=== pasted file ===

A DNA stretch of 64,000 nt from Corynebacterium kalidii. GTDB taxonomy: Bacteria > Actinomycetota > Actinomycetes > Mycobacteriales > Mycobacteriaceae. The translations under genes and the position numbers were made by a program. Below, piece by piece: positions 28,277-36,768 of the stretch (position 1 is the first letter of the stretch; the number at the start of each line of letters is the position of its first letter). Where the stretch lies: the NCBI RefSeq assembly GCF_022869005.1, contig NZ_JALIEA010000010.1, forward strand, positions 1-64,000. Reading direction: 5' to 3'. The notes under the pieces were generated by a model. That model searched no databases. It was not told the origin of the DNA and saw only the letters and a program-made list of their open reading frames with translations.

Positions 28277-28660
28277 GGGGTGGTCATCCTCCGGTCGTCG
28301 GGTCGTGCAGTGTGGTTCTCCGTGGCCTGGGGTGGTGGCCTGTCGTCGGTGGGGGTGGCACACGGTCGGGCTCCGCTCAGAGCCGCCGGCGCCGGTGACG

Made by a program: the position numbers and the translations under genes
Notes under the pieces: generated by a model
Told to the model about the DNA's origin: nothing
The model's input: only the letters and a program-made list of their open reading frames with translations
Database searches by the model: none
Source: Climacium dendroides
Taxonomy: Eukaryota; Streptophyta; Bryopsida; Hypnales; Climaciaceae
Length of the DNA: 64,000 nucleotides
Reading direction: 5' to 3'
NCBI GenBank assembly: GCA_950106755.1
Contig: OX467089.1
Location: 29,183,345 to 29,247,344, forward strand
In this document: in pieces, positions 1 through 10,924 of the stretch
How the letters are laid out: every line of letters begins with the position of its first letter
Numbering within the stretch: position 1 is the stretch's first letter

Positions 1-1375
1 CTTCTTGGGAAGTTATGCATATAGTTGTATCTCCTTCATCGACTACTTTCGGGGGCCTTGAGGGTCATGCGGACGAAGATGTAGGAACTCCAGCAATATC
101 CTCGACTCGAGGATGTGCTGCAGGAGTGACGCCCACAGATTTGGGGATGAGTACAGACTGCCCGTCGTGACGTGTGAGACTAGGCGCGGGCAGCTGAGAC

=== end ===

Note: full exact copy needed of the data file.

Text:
A DNA stretch of 64,000 nt from Corynebacterium kalidii. GTDB taxonomy: Bacteria > Actinomycetota > Actinomycetes > Mycobacteriales > Mycobacteriaceae. The translations under genes and the position numbers were made by a program. Below, piece by piece: positions 28,277-36,768 of the stretch (position 1 is the first letter of the stretch; the number at the start of each line of letters is the position of its first letter). Where the stretch lies: the NCBI RefSeq assembly GCF_022869005.1, contig NZ_JALIEA010000010.1, forward strand, positions 1-64,000. Reading direction: 5' to 3'. The notes under the pieces were generated by a model. That model searched no databases. It was not told the origin of the DNA and saw only the letters and a program-made list of their open reading frames with translations.

Positions 28277-28660
28277 GGGGTGGTCATCCTCCGGTCGTCG
28301 GGTCGTGCAGTGTGGTTCTCCGTGGCCTGGGGTGGTGGCCTGTCGTCGGTGGGGGTGGCACACGGTCGGGCTCCGCTCAGAGCCGCCGGCGCCGGTGACG

Made by a program: the position numbers and the translations under genes
Notes under the pieces: generated by a model
Told to the model about the DNA's origin: nothing
The model's input: only the letters and a program-made list of their open reading frames with translations
Database searches by the model: none
Source: Climacium dendroides
Taxonomy: Eukaryota; Streptophyta; Bryopsida; Hypnales; Climaciaceae
Length of the DNA: 64,000 nucleotides
Reading direction: 5' to 3'
NCBI GenBank assembly: GCA_950106755.1
Contig: OX467089.1
Location: 29,183,345 to 29,247,344, forward strand
In this document: in pieces, positions 1 through 10,924 of the stretch
How the letters are laid out: every line of letters begins with the position of its first letter
Numbering within the stretch: position 1 is the stretch's first letter

Positions 1-1375
1 CTTCTTGGGAAGTTATGCATATAGTTGTATCTCCTTCATCGACTACTTTCGGGGGCCTTGAGGGTCATGCGGACGAAGATGTAGGAACTCCAGCAATATC
101 CTCGACTCGAGGATGTGCTGCAGGAGTGACGCCCACAGATTTGGGGATGAGTACAGACTGCCCGTCGTGACGTGTGAGACTAGGCGCGGGCAGCTGAGAC